Maryland men’s basketball guard Melo Trimble pulled his black hood onto his head and placed his hands over it. Guards Kevin Huerter and Dion Wiley stood in the back of coach Mark Turgeon’s basement with their hands on their heads, too. Forward L.G. Gill put his arm around forward Ivan Bender, their eyes glued to Turgeon’s TV.
After watching the NCAA tournament selection committee slot 66 other teams into the bracket during CBS’ selection show, the Terps knew there was just one matchup left. So when Maryland’s name was announced as a No. 6-seed in the West Region, every Maryland player, coach and manager jumped to their feet. Trimble tackled Turgeon from behind.
“It was total chaos in my basement,” Turgeon said. “We had guys rolling around on furniture, rolling around on the floor. It was a lot of fun.”
After about a 40-minute wait, the Terps celebrated their third consecutive trip to the NCAA tournament, where they’ll play No. 11-seed Xavier on Thursday evening in Orlando, Florida. The Terps have won at least one contest in 12 straight NCAA tournament appearances since 1998, the second-longest streak in the country.
“We were really fired up,” Huerter said. “It didn’t hit me until we were leaving Coach Turgeon’s house. I was in the car going back. I was telling people I wanted to play the game tonight.”
The previous two seasons, Maryland was one of the first teams selected on the show. They didn’t react as enthusiastically those years because they seemed to be expecting higher seeds than No. 4 in 2015 and No. 5 in 2016. On Sunday, they instead watched Wisconsin, which beat Maryland this season and tied the Terps for second place in the Big Ten, claim a No. 8-seed early on in the show.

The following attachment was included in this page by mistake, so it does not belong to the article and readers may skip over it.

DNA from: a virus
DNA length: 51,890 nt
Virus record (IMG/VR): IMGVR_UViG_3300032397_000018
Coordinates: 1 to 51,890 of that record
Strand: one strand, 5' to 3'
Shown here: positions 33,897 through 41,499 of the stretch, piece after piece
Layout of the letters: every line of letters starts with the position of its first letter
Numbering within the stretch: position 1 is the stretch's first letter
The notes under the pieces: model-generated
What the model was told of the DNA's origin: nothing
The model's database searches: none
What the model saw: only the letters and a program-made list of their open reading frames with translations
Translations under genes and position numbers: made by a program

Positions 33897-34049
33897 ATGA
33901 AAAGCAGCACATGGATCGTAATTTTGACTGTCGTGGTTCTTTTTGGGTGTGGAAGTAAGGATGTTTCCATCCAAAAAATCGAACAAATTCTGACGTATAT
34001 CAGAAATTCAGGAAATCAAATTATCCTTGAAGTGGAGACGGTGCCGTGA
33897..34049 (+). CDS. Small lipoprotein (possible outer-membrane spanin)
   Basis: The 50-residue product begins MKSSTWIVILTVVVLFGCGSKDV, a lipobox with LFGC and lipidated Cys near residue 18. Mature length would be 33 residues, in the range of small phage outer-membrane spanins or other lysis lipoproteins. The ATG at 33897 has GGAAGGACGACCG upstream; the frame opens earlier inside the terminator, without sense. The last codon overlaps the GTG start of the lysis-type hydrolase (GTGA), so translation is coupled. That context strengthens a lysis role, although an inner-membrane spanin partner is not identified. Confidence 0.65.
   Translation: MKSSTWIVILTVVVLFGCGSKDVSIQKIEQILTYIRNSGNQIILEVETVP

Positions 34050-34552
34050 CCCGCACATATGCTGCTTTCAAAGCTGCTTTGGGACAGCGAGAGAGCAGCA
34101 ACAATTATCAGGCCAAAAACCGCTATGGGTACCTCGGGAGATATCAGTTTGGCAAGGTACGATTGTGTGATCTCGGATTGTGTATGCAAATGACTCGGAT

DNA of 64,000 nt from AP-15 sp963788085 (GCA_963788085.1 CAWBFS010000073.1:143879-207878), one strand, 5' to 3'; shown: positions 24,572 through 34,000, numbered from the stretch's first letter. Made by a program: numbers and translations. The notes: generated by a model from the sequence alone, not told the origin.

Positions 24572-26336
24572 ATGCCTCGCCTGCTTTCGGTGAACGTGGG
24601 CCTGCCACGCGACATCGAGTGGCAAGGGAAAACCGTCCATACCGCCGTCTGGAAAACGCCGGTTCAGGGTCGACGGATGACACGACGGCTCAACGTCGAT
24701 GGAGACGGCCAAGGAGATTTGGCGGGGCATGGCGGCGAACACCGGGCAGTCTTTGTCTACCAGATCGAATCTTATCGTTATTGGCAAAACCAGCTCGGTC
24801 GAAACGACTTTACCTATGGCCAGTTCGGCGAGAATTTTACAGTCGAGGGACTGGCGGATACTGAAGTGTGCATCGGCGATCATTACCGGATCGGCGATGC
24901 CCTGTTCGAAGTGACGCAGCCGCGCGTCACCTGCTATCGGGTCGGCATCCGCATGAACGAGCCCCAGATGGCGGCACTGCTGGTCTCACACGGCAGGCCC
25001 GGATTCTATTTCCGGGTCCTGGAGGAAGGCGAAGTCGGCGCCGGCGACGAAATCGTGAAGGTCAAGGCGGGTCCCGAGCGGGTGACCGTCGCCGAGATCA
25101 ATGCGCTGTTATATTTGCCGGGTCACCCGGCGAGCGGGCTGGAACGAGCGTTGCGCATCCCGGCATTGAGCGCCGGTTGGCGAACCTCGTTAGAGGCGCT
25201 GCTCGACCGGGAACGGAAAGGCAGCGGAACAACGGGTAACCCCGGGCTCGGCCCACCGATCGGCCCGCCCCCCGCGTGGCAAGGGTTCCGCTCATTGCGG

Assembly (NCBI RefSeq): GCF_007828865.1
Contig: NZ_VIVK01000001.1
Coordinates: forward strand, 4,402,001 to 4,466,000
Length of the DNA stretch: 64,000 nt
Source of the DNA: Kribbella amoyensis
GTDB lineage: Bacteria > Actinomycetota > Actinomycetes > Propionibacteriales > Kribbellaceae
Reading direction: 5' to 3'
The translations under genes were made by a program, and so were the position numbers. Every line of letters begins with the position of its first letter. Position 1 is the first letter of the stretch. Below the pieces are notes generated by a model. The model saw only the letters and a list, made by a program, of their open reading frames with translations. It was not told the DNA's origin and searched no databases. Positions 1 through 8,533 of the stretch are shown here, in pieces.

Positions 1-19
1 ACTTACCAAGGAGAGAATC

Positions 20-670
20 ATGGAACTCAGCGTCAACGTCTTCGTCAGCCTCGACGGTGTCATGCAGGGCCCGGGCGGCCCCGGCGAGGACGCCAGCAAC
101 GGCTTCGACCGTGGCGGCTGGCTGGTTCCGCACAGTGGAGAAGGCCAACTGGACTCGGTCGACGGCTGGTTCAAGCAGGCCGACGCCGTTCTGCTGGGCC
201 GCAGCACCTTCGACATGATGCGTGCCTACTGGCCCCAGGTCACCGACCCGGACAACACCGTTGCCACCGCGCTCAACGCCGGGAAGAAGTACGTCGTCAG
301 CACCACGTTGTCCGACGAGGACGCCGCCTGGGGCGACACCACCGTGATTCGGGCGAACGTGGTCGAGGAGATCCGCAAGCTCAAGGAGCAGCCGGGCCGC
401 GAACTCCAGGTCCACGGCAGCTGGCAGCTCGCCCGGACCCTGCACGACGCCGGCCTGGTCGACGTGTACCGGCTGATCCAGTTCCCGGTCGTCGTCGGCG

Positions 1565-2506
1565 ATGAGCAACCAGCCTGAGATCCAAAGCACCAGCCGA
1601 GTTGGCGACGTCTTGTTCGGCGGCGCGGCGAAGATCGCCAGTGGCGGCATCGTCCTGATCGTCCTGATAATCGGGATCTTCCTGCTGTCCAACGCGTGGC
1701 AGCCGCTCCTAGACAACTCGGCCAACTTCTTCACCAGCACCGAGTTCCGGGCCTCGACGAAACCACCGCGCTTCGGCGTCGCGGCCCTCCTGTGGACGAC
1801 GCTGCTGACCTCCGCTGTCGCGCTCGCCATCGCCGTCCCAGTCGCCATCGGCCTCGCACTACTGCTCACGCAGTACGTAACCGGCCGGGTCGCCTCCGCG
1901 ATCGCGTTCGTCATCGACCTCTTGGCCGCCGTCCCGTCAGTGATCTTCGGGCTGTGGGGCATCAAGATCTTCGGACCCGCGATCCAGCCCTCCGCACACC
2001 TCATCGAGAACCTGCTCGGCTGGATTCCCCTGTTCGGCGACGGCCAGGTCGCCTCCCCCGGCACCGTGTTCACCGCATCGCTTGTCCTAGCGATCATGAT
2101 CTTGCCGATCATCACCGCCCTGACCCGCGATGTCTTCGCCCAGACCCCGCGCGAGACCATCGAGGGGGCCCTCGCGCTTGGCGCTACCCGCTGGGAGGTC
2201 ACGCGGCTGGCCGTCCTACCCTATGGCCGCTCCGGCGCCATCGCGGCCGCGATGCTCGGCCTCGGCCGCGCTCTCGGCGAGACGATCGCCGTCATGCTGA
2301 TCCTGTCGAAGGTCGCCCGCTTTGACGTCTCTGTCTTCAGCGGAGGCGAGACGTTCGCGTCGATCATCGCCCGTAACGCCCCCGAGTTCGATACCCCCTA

After that, Huerter thought the Terps (24-8, 12-6 Big Ten) could’ve dropped as low as a No. 10-seed. They watched as six other Big Ten teams were called. Michigan State, which Maryland defeated in its regular-season finale, got a No. 9-seed, and Minnesota, which the Terps bested in Minneapolis, claimed a No. 5-seed.
Turgeon was mentally preparing a speech if the Terps didn’t make the tournament after the first three regions were finalized, but he was confident Maryland would get in. While the Terps — who finished the season ranked No. 25 — failed to claim a marquee victory, they held an 11-3 record away from Xfinity Center with three freshman starters.
“A lot of those wins were games we came back and won,” Huerter said. “Every single year they dictate it differently on what your seedings are. This year, it must’ve been the road wins.”
Maryland’s seed came in a positive light after the team lost to Northwestern in the Big Ten tournament quarterfinals Friday at Verizon Center. The team said it hit the reset button this week, viewing the NCAA tournament as a new season, which started Sunday with what Turgeon called an “unbelievable practice.”
Trimble is the lone returning starter from last year, when the squad made Maryland’s first Sweet 16 since 2003. But Turgeon wasn’t worried about his team’s inexperience or the Terps’ opponent during the selection show Sunday.
In fact, his basement was so loud and he was so excited he didn’t know Maryland was playing Xavier until about a minute after the announcement. Then he had to clean the room before driving to College Park for his press conference.
But Trimble is confident the Terps will be prepared for their biggest test yet.
“This is where it counts,” Trimble said. “You win or you go home.”